Due to lack of organization and funding, the magazine was never produced, and all the work I did was never seen except by a few people. My records show that I gave this picture to Diana Wynne Jones as compliments of the artist. Now that Diana is gone, I will never know what happened to this picture.

"The Three Rings" is ink and watercolor on illustration board, about 11" x 14", summer 1981.

Sunday, December 18, 2011

Drowsy Dragon Doodle

I drew this when I was playing around with "I Can Draw Dragons" doodles. A dragon should be flexible and fold up neatly when asleep, like a cat. I felt the same way all day, the Winter Solstice time just makes me want to sleep all day and not wake up till spring. Drawn with "digital inking" in Photoshop, December 17.

Saturday, December 17, 2011

The People dance in the sky

Zenna Henderson's "People" were gifted with numerous psychic and telekinetic abilities, including levitation. When they were among themselves, with no humans present, they could use their abilities freely. One free moment was on their annual festival "Gathering Day," where all the People who were settled in the American southwest could meet together quietly without being persecuted by the ordinary humans. Then they would levitate together, dance in the sky, and share memories of their lost extraterrestrial home. One thing they managed to bring along with them from the Home were glowing flowers and fruits, which these folk are wearing as garlands.

The "People" were kind and good to an eerie level, and in a way this was part of their alien-ness. They were not brutal or corrupt, although a few of them were ultimately changed by their Earth experiences. During the time I was illustrating the "People" stories in the late 1970s, I was struggling with religious matters and the Henderson stories resonated with me deeply. It occurred to me that perhaps the "People" had somehow been born unfallen, that is, without original sin, and thus had retained their "angelic" powers and abilities which were stripped from us by the Fall. I knew that Zenna Henderson was a devout Christian and I dared to write her a letter asking about the idea of an unfallen People. Amazingly, she wrote back to me, with a mild comment that perhaps it might be true. That letter may still be in my files somewhere. Zenna, like the other pioneers of fantasy and science fiction, is long gone back to the Home.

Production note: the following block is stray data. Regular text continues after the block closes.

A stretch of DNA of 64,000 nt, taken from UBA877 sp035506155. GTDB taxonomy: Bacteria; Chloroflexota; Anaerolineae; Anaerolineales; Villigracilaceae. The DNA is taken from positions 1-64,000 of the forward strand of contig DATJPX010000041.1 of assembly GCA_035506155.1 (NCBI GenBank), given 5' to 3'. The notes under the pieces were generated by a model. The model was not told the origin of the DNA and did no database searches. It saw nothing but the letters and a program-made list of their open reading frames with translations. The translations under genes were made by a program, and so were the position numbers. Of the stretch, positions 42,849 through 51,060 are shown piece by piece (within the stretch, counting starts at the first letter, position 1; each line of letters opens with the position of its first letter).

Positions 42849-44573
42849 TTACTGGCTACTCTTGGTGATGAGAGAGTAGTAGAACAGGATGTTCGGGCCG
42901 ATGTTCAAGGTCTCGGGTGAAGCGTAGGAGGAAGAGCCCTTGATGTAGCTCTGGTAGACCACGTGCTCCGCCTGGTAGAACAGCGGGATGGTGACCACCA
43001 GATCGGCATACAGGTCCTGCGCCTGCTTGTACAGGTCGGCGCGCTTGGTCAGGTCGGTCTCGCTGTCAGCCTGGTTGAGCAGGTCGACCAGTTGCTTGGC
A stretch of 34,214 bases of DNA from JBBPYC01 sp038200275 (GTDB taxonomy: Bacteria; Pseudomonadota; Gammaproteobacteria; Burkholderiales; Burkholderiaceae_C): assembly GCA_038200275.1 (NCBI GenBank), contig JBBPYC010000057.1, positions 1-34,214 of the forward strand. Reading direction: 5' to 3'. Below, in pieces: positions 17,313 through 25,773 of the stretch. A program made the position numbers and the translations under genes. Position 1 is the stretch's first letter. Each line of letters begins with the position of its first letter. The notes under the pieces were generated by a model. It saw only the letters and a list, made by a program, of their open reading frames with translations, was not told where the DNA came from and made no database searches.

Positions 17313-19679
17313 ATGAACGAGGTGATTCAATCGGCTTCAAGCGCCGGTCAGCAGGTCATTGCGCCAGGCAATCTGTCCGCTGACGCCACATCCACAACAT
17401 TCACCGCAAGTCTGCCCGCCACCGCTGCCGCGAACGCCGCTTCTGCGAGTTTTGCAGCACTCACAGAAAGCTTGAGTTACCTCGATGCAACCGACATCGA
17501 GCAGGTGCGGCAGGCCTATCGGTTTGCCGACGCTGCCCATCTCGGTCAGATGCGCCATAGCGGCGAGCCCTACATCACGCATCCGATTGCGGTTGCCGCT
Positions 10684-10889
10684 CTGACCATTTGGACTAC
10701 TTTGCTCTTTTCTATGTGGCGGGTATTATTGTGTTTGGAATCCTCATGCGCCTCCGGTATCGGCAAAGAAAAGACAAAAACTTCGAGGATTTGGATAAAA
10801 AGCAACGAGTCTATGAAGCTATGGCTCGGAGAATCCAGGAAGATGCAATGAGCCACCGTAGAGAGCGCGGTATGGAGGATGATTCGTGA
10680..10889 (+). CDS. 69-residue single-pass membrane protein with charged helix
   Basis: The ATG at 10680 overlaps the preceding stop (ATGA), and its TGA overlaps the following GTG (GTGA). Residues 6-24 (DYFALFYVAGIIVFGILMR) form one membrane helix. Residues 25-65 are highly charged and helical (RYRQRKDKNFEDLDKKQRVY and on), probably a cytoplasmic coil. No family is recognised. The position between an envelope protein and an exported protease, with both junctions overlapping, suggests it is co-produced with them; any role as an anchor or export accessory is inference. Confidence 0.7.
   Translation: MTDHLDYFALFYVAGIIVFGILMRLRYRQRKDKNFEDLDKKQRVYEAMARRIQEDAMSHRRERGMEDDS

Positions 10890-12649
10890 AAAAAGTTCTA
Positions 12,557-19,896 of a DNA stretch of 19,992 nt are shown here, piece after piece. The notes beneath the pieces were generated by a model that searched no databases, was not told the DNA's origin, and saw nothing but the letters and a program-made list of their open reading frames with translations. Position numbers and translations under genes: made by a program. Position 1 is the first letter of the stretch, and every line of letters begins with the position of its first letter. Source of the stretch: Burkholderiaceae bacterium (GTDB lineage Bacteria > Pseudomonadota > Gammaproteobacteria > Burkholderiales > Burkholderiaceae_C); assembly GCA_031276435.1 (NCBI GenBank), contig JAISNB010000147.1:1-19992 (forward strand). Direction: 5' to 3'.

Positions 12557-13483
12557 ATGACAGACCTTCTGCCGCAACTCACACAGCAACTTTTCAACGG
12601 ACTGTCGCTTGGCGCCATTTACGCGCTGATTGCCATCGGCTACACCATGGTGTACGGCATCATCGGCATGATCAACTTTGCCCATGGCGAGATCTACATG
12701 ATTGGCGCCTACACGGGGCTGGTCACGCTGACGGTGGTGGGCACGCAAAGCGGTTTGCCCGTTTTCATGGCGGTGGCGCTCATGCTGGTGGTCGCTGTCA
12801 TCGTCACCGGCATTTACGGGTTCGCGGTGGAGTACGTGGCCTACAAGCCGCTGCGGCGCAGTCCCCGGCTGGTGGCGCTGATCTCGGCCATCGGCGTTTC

For this picture series, I used references from utopian communities, hippie gatherings, and early 20th century Western rural people. Henderson's work was a major influence on my own fantasy writing and art back then, but not any more these days. This picture was sold to an unreliable person who didn't pay me for a year, though she finally managed to. It's one of the few of my artworks I wish I could retrieve.

"Gathering Day" is ink and watercolor on Fabriano paper, 10" x 14", spring 1978. The image has been heavily restored in Photoshop.